EXECUTIVE A: What was a recent, big-budget hit movie?
EXECUTIVE B: Um….
EXECUTIVE A: Something with lots of explosions and tits.
EXECUTIVE B: Uhhh….
EXECUTIVE A: How about “The Matrix?”
EXECUTIVE B: Yeah, that did pretty good. And it had lots of action.
EXECUTIVE A: But it was kind of cerebral. Moviegoers have a hard time with stuff you have to think about.
EXECUTIVE B: Yeah.
EXECUTIVE A: Holy shit, I just had an awesome idea!
EXECUTIVE B: What’s that?!
EXECUTIVE A: Let’s remake “The Matrix!”
EXECUTIVE B: Yes! Great idea! How about this, let’s get rid of all that stuff you have to think about and replace it with Angelina Jolie.
EXECUTIVE A: Fuckin’ A!
EXECUTIVE B: Let’s give ourselves a raise.
EXECUTIVE A: Yeah, we really deserve it.
*They high-five each other*
I really can’t imagine the brainstorming sessions that went into making Wanted going any other way than that. From beginning to end, this movie reeks of rip-off/remake/rehash of the original Matrix film. I did a little research (read: 5 minutes on Wikipedia) and discovered that Wanted is actually based off a comic book written in 2003-2004. I haven’t actually read it, largely due to my illiteracy, but I’m going to give it the benefit of the doubt and assume it isn’t a straight Matrix rip-off like it’s celluloid counterpart is. I think they probably licensed it, decided it wasn’t cookie-cutter enough, and made all the original parts generic, in order to make it readily available for mass consumption. The problem with Hollywood is that they think we want the same shit over and over again, which is why we keep getting it. The original Matrix was fresh, innovative, and fun, so naturally it did extremely well. Hollywood executives, being the dimwits that they are, decided if lightning could strike once, then making a carbon copy of that film would result in another hit film.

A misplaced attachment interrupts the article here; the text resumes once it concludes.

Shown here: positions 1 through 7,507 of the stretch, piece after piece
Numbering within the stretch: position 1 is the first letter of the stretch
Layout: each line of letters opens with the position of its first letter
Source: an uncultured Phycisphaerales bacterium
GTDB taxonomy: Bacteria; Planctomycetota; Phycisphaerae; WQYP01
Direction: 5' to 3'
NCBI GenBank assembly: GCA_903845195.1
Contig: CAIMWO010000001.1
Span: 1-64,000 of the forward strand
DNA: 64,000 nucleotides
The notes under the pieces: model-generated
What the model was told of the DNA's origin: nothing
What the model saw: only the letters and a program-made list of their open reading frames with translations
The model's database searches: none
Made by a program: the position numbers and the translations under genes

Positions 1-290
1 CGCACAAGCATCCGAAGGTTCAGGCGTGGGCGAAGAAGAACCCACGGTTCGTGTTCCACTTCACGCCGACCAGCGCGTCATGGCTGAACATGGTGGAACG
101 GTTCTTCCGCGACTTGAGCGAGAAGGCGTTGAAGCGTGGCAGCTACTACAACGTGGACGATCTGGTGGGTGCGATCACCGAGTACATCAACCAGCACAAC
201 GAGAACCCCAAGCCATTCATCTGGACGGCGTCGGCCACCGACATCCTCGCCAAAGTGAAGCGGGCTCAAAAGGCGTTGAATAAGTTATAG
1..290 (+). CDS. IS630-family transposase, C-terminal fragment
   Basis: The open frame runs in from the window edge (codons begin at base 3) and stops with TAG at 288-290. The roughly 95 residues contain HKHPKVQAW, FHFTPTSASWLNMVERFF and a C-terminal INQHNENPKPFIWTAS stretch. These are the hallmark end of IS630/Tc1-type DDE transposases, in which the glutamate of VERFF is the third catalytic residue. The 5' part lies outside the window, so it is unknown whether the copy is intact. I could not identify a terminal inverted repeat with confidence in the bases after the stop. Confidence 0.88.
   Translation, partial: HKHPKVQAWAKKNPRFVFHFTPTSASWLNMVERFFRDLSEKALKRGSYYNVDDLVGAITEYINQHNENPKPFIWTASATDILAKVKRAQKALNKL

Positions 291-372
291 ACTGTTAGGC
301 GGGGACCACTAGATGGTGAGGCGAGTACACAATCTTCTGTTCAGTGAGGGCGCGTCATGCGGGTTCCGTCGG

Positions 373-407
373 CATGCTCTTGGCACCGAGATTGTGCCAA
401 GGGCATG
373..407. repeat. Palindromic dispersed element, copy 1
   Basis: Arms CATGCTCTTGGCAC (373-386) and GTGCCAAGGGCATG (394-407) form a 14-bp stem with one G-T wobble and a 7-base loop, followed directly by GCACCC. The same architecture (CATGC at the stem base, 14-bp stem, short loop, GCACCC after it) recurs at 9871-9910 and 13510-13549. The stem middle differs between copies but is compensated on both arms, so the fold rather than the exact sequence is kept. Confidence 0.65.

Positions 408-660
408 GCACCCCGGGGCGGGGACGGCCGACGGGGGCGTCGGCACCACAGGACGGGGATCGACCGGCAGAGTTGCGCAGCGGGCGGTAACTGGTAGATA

The problem with Wanted is that they didn’t include all the little things that made the Matrix great. All they did was just release a piece of shit movie that has a similar story arc and special effects. Hey, as long as the basic plot structure and CGI are the same, the average dumbass moviegoer won’t know the difference, right? In both movies, the protagonist is working a dead-end job that he hates, and wishes there was more to life. Then, each protagonist is confronted by a beautiful woman who tells him he has a special gift. Next, each protagonist meets the black leader of a mysterious group of individuals with strange powers, and is convinced to join the group. Later, each protagonist trains hard and unlocks his hidden potential. Finally, a bunch of unintelligible bullshit goes down, and the protagonist is forced to use what he knows to save the day. OK, so I realize that this kind of story has been happening since long before The Matrix was ever made. However, the frustrating thing is that, essentially, both movies are identical, down to the slow-mo, bullet-time special effects.